When creating or adding to Stanford social media accounts, the university has security protocols to follow:
- Enable multi-factor authentication on all social media accounts and third-party publishing or analytics tools you employ.
- We strongly recommend that you change your passwords frequently, and manage them through a service such as LastPass or Dashlane.
- Require the same of any personal accounts that are connected as administrators or editors on institutional accounts.
- Refrain from connecting third-party apps to Stanford accounts, as these are often soft spots for security breaches; if you must, please apply similarly robust password management.
For use on Facebook, Twitter, Instagram, YouTube, etc.
Social media profile icons
Keep important information in the center circle
Social media profile icons use a mix of circle and square formats. When you are creating your profile icon, it is critical to keep the key content to a minimum and put it in the center circle because that is what most visitors will see. Many users will only use social media on a mobile device, so keep your icon as simple as possible because it will almost always display very small.
The icon’s job is to provide context
Given the extreme economy of space, the icon’s job is to provide a quick cue that this communication is connected to Stanford. The name of your unit can come through the name of your account which will be adjacent to your icon. Using too many words, displaying levels of hierarchy, your department signature, or using the Stanford wordmark or university signature will all display too small to be readable.
Choose from these options:
Option 2: Block S + image
Alternatively you can use a simple image that is representative of your unique unit and a small single-color block S with tree in the center or bottom left side of the circle. On Twitter, putting the block S on the bottom-right can get covered for verified accounts.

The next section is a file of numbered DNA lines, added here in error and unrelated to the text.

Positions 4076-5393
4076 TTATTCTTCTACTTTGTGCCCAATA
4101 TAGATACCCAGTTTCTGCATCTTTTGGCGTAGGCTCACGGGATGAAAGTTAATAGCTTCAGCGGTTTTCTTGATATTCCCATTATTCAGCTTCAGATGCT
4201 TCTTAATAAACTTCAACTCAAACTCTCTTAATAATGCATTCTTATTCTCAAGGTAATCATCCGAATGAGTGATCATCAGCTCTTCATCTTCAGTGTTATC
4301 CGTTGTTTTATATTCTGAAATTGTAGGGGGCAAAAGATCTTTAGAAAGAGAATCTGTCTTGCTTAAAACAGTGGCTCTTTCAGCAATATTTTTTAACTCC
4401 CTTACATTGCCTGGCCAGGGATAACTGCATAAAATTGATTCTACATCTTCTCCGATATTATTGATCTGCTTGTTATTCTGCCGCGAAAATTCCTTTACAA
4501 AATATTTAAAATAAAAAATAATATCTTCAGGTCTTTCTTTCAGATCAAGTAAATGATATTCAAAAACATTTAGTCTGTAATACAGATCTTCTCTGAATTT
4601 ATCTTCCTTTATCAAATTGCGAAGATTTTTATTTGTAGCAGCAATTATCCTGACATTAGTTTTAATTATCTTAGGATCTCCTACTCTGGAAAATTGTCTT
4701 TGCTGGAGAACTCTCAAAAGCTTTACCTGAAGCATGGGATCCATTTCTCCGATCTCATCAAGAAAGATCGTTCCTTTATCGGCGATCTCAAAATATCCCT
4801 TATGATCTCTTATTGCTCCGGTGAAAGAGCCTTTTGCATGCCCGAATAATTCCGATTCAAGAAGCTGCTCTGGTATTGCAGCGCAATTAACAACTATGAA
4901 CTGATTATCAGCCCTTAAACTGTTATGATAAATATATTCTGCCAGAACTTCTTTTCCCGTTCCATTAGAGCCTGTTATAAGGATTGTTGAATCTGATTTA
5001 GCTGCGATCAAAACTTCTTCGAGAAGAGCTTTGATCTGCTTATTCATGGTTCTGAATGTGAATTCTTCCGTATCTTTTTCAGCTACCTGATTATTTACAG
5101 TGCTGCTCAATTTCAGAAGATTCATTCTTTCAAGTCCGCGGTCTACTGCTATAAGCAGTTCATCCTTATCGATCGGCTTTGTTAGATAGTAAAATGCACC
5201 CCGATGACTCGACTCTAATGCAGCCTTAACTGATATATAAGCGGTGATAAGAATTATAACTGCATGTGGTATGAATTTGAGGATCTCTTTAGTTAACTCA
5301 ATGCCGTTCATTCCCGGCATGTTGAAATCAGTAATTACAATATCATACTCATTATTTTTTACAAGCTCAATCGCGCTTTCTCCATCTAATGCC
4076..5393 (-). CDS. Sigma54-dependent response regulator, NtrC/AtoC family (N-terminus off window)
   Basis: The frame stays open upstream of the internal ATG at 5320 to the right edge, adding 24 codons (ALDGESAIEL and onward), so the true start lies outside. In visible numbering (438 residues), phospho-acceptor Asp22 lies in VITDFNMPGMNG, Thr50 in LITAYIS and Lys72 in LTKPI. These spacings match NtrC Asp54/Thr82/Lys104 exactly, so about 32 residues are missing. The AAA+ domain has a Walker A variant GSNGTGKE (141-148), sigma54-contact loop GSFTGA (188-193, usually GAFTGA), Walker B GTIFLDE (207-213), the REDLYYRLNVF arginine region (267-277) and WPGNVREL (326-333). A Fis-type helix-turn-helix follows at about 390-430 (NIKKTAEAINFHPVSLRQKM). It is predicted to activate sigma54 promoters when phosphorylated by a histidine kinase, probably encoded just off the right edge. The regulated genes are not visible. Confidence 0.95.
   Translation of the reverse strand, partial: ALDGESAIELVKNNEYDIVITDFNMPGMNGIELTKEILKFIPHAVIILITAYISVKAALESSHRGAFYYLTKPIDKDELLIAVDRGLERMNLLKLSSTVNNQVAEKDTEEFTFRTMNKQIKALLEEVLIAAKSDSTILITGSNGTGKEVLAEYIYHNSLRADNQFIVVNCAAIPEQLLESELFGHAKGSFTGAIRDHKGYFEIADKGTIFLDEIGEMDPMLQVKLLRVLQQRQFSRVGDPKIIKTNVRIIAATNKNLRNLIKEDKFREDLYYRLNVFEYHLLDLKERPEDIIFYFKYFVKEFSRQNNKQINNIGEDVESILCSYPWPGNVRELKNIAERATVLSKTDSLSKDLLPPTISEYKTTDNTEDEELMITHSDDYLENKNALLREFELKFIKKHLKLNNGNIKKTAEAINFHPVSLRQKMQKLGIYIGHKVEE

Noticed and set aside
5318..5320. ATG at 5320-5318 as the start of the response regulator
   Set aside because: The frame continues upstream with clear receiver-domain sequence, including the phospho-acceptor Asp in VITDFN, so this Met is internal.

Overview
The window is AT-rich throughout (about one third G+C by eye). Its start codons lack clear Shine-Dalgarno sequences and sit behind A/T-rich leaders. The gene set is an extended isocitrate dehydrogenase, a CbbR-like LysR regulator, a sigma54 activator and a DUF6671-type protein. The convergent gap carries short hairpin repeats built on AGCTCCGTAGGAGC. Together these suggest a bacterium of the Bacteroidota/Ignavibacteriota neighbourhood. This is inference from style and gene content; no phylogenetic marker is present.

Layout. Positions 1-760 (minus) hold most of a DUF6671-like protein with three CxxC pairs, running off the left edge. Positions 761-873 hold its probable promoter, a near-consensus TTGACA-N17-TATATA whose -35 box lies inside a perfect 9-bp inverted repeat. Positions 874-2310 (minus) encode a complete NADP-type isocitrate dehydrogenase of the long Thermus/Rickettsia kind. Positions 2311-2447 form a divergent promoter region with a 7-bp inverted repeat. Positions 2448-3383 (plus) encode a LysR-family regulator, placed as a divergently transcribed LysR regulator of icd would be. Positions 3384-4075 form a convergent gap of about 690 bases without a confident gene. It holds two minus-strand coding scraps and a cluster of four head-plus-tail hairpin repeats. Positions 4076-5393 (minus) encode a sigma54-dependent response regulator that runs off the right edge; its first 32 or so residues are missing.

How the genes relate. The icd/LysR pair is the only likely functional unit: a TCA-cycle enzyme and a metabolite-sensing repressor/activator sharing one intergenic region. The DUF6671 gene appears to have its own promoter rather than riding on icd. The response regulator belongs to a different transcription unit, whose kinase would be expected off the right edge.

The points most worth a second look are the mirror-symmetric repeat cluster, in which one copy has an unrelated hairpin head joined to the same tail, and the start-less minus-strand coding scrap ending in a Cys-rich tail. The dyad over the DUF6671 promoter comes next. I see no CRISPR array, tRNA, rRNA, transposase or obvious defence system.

Example: Stanford Arts
Social media do’s and don’ts
- Choose one of the three icon styles
- Keep it simple!
- Keep important info in the center circle area
- Use the name of the account (not the icon) to communicate the name of your unit if it’s long or if there are levels of heirarchy to convey.
- Use 12 or fewer characters if you choose option 3
- Don’t create a social account until you read through the Best Practices
- Don’t create a social account that uses Stanford’s name unless the group is an officially recognized Stanford unit
- Don’t use the University seal because it’s too formal and implies official University communication
- Don’t use the Stanford signature because it will be smaller than the minimum reproduction size
- Don’t use your department signature because it’s too much information in a small space
- Don’t use a lot of words because they will be too small to read
- Don’t change the font if you do choose option 3
- Don’t use the plain block S because it’s not distinct enough
- Don’t use the two-color Block S (cardinal/green) because we reserve that for the official Stanford social media accounts
- Don’t use a logo that is not one of these three options
Cover photos/header images/channel art
The use of this space should be intentional
Please choose images that are relevant to your unit, appropriate for your audience, and of sufficient resolution. Do not use a department signature.
360 x 360
100 x 100
400 x 400
300 x 300
800 x 800
820 x 462
1500 x 500
1536 x 768
2560 x 1440
Video accessibility on social media
Stanford University is committed to providing an online environment that is accessible to everyone, including individuals with disabilities. Closed captions are required on all videos. If you choose to not supply a .srt closed caption file, YouTube will auto-generate captions for you and they may not be accurate. If YouTube is unable to auto-generate captions for the submitted video, then it is your responsibility to supply an .srt file and the video will remain private/unlisted until this has been completed.
Learn about online accessibility for video captioning on the Stanford Online Accessibility Program (SOAP) website.
Please visit the Stanford Online Accessibility Program and Stanford Online Accessibility Policy for more information.